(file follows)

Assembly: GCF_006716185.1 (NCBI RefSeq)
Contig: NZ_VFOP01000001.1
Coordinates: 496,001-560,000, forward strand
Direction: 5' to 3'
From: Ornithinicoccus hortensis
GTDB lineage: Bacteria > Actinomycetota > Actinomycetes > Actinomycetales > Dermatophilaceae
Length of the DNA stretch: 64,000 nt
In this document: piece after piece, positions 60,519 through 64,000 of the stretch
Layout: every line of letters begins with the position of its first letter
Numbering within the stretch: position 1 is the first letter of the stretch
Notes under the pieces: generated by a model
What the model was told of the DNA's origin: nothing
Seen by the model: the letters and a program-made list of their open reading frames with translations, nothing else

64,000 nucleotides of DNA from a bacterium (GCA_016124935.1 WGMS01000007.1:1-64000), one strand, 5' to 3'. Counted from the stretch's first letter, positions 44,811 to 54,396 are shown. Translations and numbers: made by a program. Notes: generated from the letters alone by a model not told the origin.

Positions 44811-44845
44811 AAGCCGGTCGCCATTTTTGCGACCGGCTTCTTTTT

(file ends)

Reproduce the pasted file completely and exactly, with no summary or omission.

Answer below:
Assembly: GCF_006716185.1 (NCBI RefSeq)
Contig: NZ_VFOP01000001.1
Coordinates: 496,001-560,000, forward strand
Direction: 5' to 3'
From: Ornithinicoccus hortensis
GTDB lineage: Bacteria > Actinomycetota > Actinomycetes > Actinomycetales > Dermatophilaceae
Length of the DNA stretch: 64,000 nt
In this document: piece after piece, positions 60,519 through 64,000 of the stretch
Layout: every line of letters begins with the position of its first letter
Numbering within the stretch: position 1 is the first letter of the stretch
Notes under the pieces: generated by a model
What the model was told of the DNA's origin: nothing
Seen by the model: the letters and a program-made list of their open reading frames with translations, nothing else

64,000 nucleotides of DNA from a bacterium (GCA_016124935.1 WGMS01000007.1:1-64000), one strand, 5' to 3'. Counted from the stretch's first letter, positions 44,811 to 54,396 are shown. Translations and numbers: made by a program. Notes: generated from the letters alone by a model not told the origin.

Positions 44811-44845
44811 AAGCCGGTCGCCATTTTTGCGACCGGCTTCTTTTT